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Vol 25 No 1 Jan/Feb 2020

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Privacy and Libel Law: The Clash with Press Freedom

ISBN13: 9781847669025
Published: February 2012
Publisher: Bloomsbury Professional
Country of Publication: UK
Format: Paperback
Price: £30.00

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This new title covers the law surrounding freedom of express versus rights of the individual, including in depth analysis of the review of UK libel law and the draft Defamation Bill published in March 2011.

  • Examines the need to protect personal reputation/privacy while at the same time safeguarding genuine investigative journalism
  • Assesses whether the UK’s privacy/libel laws are sufficient to control the excesses of the press (such as phone tapping)
  • Seeks to explain why the press is so hostile to UK media laws
  • Analyses why celebrities choose to sue for libel in London rather than New York

As a lawyer with an international practice comprising of US and UK clients, I welcome this book. From Phone Hacking to Wikileaks, many of the current global media scandals have emanated from the UK. There is no one with the experience, knowledge and insight of Paul Tweed to better explain the impact of these cases and the similarity and differences of Media (including Privacy and Libel) Law in the US and UK.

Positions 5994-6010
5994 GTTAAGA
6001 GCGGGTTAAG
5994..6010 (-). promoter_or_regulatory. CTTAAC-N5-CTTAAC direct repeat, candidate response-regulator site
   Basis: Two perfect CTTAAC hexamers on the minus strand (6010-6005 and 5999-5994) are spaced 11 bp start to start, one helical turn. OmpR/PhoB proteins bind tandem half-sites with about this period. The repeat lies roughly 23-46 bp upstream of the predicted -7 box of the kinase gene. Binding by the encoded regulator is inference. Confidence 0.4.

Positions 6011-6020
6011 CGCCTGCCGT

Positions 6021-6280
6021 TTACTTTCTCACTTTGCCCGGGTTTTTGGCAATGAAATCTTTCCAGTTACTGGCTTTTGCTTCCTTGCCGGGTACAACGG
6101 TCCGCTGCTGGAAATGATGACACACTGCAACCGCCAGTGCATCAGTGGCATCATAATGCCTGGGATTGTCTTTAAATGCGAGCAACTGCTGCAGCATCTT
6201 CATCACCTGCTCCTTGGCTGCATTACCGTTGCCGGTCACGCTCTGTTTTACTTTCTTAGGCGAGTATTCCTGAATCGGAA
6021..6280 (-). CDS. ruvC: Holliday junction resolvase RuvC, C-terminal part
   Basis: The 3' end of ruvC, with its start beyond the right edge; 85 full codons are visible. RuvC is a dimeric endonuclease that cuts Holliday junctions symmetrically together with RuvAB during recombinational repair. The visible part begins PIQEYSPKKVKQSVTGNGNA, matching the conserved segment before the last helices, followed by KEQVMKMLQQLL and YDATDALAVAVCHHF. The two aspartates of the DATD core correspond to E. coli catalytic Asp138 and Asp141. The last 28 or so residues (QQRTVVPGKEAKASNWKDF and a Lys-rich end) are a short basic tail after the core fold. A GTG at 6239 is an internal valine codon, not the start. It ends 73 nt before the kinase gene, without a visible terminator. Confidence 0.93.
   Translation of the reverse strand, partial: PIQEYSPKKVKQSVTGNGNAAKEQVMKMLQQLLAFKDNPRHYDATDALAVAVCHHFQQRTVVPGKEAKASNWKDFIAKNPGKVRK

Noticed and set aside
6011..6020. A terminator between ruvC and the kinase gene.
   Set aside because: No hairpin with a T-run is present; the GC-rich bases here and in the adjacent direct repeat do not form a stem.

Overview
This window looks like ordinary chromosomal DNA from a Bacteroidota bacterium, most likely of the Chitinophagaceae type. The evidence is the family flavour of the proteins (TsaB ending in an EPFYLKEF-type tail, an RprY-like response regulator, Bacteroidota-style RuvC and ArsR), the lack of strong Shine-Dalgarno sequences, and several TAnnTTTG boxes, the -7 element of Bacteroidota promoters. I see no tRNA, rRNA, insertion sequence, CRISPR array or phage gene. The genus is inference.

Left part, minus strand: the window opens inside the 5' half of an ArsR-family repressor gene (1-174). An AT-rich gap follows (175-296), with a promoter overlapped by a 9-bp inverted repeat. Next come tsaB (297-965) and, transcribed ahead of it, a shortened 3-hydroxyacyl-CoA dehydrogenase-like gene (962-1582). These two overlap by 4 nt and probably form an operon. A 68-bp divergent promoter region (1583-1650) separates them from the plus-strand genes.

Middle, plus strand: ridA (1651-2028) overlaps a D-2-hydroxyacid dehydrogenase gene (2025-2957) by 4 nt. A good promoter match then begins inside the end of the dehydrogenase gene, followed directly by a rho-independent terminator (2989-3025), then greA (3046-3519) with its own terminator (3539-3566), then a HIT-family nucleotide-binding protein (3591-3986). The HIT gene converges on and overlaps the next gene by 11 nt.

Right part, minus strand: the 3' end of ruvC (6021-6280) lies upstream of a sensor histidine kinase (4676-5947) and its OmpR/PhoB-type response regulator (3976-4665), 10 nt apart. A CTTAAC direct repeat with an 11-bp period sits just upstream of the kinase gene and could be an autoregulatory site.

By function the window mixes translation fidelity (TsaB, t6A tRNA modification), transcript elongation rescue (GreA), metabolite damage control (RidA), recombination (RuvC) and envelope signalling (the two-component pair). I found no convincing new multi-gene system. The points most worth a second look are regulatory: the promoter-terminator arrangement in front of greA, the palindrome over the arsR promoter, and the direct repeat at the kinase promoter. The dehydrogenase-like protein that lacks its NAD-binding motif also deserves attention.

This book is a valuable resource for lawyers and law schools in both countries. Importantly, it will also make compelling reading for anyone who has an interest in current and breaking media stories and issues.
Paul Wright, President of the British American Business Council (Los Angeles) and Chairman of the Malibu Bar Association, 2012

Libel and Slander, Media and Entertainment Law
Contents includes:
History and development of libel laws in the UK and USA
Actions brought by US personalities in the UK Courts
The ramifications of the Rachel Ehrenfeld case
Importance of striking a balance between an unfettered press reporting in the public interest and one-sided coverage of particular issues
Campaign for the removal of Mr Justice Eady
Level of damages awarded in comparison to costs involved
Super injunctions
Anticipated changes to the law
Alternative remedies
Difficulties facing Claimants without access to legal aid
Media reluctance to engage in mediation
Press campaign against Article 8
Rapid expansion of internet
Consequences of European Court’s recent decision in the Naomi Campbell case
Anti-piracy issues
Liability of internet service providers
Difficulty in enforcement against offshore ISPs
Branding, image rights and difference between UK and US laws
Likely issues to arise in the future.